a removable mud pulse generator for positioning in a landing sub body, said removable mud pulse generator having a outlet end, and

a retainer for releasably engaging said removable mud pulse generator in said landing sub body, said retainer engaging said mud pulse generator at or upstream of said outlet end,

said retainer being remotely operable to release said removable mud pulse generator from said mud pulse assembly.

BRIEF DESCRIPTION OF THE DRAWINGS

FIG. 1 is a perspective view of an embodiment of the mud pulse landing assembly.

FIG. 2 is a side elevation of the embodiment shown in FIG. 1.

FIG. 3 is an exploded perspective view of the embodiment shown in FIG. 1.

FIG. 4A is an exploded view of the compact muleshoe (shown in side elevation view) and the anti-rotation latch receiver and thru-bore latch receiver (shown in sectional view) of the embodiment shown in FIG. 1.

FIG. 4B is a perspective view of the embodiment shown in FIG. 1, showing engagement of the splines with the compact muleshoe.

FIG. 4C is a perspective view of the embodiment shown in FIG. 1, showing engagement of the detent or ridge with the compact muleshoe.

FIGS. 5A, 5B and 5C are sectional views showing the insertion of the removable mud pulse generator into the retainer of the mud pulse landing assembly.

FIG. 6A is a side view of an alternate embodiment showing a ball detent retainer.

FIG. 6B is a cross-sectional view of an alternate embodiment showing non-circular keyed mating surfaces of the mud pulse generator and landing sub body to prevent rotational movement.

FIGS. 6C (side view) and 6D (cross-section view) show another alternate embodiment having a detent system designed to maintain both spatial and rotational position.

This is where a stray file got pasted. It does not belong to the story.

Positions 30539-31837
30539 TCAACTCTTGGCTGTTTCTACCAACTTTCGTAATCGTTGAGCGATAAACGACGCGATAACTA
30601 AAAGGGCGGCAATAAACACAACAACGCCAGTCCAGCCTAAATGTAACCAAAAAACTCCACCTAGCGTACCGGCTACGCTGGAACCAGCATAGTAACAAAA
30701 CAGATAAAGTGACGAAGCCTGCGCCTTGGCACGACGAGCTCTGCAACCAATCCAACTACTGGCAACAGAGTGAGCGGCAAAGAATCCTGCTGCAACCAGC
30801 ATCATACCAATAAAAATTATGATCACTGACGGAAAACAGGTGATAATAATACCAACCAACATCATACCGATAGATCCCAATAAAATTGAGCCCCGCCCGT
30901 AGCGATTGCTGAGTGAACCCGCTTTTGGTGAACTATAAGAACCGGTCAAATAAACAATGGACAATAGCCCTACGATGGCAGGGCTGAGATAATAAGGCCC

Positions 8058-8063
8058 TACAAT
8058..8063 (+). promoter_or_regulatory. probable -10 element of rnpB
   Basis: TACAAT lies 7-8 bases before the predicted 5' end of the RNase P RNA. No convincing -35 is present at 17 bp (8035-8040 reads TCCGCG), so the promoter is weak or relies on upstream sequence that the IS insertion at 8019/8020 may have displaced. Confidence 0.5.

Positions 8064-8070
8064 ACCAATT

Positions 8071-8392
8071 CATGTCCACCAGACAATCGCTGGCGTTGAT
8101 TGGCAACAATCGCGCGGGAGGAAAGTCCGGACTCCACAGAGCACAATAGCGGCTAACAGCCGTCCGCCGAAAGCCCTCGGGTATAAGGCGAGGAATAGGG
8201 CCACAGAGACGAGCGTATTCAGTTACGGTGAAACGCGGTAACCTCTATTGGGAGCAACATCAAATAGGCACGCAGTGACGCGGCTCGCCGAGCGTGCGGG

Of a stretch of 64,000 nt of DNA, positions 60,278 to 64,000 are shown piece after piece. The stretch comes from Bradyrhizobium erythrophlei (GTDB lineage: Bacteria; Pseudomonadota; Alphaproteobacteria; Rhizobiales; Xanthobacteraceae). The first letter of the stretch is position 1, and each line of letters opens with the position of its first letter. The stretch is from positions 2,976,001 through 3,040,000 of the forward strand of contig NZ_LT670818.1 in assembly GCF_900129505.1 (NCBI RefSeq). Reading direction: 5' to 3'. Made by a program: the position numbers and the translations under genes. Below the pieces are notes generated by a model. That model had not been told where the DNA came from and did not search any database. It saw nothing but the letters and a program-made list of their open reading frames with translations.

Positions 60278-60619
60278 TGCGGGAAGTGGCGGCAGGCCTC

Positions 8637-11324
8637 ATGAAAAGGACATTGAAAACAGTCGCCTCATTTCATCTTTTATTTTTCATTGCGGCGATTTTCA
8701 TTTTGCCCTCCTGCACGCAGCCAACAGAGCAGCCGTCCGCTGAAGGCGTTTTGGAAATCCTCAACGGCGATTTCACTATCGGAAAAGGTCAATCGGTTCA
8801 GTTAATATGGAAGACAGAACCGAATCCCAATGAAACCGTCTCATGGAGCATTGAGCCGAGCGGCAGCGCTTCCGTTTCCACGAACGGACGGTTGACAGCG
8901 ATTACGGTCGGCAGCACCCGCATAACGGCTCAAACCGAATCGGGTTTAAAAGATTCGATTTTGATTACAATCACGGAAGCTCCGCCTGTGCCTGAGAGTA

FIG. 6E is a cross-sectional view showing another embodiment having a detent system configured with a spline.

FIG. 6F is a side view of another embodiment showing a detent actuator and receiver system for retaining the mud pulse generator in the landing sub body.

FIG. 7A is a sectional view of the retainer with the removable mud pulse generator in operational position and the piston in a retracted position.

FIG. 7B is a sectional view of the retainer with removable mud pulse generator in position, where the piston is in close proximity to the orifice.

FIG. 8 is a section view of a spear point assembly and retriever tool for wireline retrieval of the tool string.

DETAILED DESCRIPTION OF THE PREFERRED EMBODIMENTS

The mud pulse landing assembly of the present invention is used in drill strings, particularly directional oil well drilling strings. The mud pulse landing assembly generally comprises a landing sub body, a retainer and a removable mud pulse generator. FIG. 1 shows an embodiment of a mud pulse landing assembly (10). Mud pulse landing assembly (10) comprises a landing sub body (11), a longitudinal bore (12), a retainer (14) and a removable mud pulse generator (16). The invention provides a mud pulse landing assembly (10) that is capable of remote release of the removable mud pulse generator, providing clear unobstructed passage of any device that may be required to pass through the drill string. The removable mud pulse generator can be displaced in either the forward or reverse direction relative to the mud pulse landing assembly. The assembly (10) further comprises two ends, a first end (18) being adapted to connect to a first drill string component, and a second end (20) being adapted to connect to a second drill string component. The mud pulse landing assembly (10) is circular in cross-section.